Main Menu
Street Children

Human Trafficking & Modern-day Slavery

Poverty drives the unsuspecting poor into the hands of traffickers

Published reports & articles from 2000 to 2025                           

Republic of Belarus

Belarus has seen little structural reform since 1995, when President Lukashenko launched the country on the path of "market socialism." In keeping with this policy, Lukashenko reimposed administrative controls over prices and currency exchange rates and expanded the state's right to intervene in the management of private enterprises.

Belarus's economic growth is likely to slow in 2009 as it faces decreasing demand for its exports, and will find it difficult to increase external borrowing if the credit markets continue to tighten.  [The World Factbook, U.S.C.I.A. 2009]

Description: Description: Description: Description: Belarus

Belarus is a source and transit country for women, men, and children trafficked from Belarus and neighboring countries to Russia, Germany, Poland, the Czech Republic, Lithuania, Latvia, Austria, the Netherlands, Israel, the United Arab Emirates (UAE), Turkey, Egypt, Ukraine, and the Republic of Togo for the purposes of commercial sexual exploitation and forced labor. Authorities registered 591 trafficking victims of whom 458 were trafficked for sexual exploitation (including 96 minors) and 133 for forced labor; 366 were female (including 42 minors) and 225 were male (including 61 minors).   - U.S. State Dept Trafficking in Persons Report, June, 2009   Check out a later country report here or a full TIP Report here



CAUTION:  The following links have been culled from the web to illuminate the situation in Belarus.  Some of these links may lead to websites that present allegations that are unsubstantiated or even false.  No attempt has been made to verify their authenticity or to validate their content.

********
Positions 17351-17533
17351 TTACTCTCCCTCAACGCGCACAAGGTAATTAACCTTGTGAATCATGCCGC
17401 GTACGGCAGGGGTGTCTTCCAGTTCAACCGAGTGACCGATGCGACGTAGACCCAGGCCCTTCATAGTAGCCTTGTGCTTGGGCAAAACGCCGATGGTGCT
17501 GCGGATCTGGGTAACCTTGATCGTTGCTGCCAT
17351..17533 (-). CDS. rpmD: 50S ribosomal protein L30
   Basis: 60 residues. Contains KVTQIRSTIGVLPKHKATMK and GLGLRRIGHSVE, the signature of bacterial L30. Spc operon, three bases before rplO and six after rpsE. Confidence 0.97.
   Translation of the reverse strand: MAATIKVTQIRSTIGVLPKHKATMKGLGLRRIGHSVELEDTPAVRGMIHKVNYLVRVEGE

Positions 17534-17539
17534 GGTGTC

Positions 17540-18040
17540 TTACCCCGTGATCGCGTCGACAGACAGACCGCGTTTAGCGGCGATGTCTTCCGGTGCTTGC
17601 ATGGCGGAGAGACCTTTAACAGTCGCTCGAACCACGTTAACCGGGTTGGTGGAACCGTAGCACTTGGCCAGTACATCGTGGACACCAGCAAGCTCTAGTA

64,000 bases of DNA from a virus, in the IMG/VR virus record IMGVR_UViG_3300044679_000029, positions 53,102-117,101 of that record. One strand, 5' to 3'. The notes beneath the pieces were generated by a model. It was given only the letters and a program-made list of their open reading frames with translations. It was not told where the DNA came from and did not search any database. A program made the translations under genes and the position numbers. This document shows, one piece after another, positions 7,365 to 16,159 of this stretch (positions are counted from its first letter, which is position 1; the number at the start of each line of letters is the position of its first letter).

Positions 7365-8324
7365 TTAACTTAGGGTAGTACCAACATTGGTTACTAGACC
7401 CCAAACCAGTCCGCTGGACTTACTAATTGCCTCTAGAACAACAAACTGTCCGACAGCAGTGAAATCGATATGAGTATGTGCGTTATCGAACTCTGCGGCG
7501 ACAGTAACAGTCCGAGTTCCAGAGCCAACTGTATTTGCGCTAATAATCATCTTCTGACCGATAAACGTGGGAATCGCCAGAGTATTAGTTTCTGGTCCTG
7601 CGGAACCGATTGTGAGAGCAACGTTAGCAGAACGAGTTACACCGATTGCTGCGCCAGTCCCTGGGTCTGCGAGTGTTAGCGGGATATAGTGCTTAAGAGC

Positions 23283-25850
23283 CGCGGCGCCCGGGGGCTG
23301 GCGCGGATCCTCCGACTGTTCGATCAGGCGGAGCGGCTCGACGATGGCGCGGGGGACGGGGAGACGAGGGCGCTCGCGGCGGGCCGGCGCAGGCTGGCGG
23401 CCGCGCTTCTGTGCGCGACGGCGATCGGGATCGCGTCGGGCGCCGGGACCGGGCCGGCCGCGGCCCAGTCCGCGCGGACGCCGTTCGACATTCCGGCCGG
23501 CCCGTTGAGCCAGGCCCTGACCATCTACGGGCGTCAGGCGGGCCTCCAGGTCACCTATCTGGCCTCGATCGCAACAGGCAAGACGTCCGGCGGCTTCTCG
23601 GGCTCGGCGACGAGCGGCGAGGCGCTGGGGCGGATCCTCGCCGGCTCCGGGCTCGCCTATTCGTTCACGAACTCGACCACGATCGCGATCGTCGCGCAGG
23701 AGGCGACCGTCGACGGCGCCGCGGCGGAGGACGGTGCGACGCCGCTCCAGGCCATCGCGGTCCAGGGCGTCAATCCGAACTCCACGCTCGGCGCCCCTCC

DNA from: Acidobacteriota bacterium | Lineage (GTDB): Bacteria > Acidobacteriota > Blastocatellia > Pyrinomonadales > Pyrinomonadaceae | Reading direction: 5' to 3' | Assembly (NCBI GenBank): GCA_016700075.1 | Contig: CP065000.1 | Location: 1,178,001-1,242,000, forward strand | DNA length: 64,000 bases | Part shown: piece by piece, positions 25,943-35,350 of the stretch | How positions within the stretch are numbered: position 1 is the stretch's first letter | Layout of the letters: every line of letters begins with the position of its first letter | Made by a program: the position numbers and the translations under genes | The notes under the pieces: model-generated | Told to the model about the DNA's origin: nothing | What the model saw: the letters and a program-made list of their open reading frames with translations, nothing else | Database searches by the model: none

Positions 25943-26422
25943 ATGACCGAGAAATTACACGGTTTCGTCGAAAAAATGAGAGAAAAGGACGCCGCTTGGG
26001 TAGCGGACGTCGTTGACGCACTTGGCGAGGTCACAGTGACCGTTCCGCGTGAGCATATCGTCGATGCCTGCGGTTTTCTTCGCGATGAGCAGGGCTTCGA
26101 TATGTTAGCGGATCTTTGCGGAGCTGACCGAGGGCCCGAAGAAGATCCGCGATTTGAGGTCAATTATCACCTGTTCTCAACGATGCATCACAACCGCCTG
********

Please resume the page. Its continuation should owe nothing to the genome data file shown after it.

If you are looking for material to use in a term-paper, you are advised to scan the postings on this page and others to see which aspects of Human Trafficking are of particular interest to you.  Would you like to write about Forced-Labor?  Debt Bondage? Prostitution? Forced Begging? Child Soldiers? Sale of Organs? etc.  On the other hand, you might choose to include possible precursors of trafficking such as poverty. There is a lot to the subject of Trafficking.  Scan other countries as well.  Draw comparisons between activity in adjacent countries and/or regions.  Meanwhile, check out some of the Term-Paper resources that are available on-line.


Check out some of the Resources for Teachers attached to this website.

HELP for Victims


Ministry of Interior
Country code: 375-



Efforts To Eradicate Human Trafficking In Belarus

Sean Kenney, Borgen Project

[accessed 20 January 2021]

THE SITUATION -- Belarus recorded 128 confirmed trafficking victims and nine potential victims in the Trafficking in Persons report for 2020. Meanwhile, data that NGOs compiled in 2019 has indicated that 91 identified victims comprised of 58 men and 33 women. While victims exist within Belarus, they also exist outside of Belarus’ borders as the traffickers export men for forced labor to Russia and women for sex work to western Europe. Of the 91 victims, 52 experienced exploitation in Russia.

At the moment, human trafficking predominantly affects men in Belarus by way of labor exploitation. In particular, it is common for Belarusian men to find themselves enslaved in Dagestani brick factories. Forced labor also takes place in Belarus through state-sponsored programs called “subbotniks.” These governmental programs force factory workers, civil workers and students to work on farms and clean streets, and anyone who resists experiences threats and intimidation.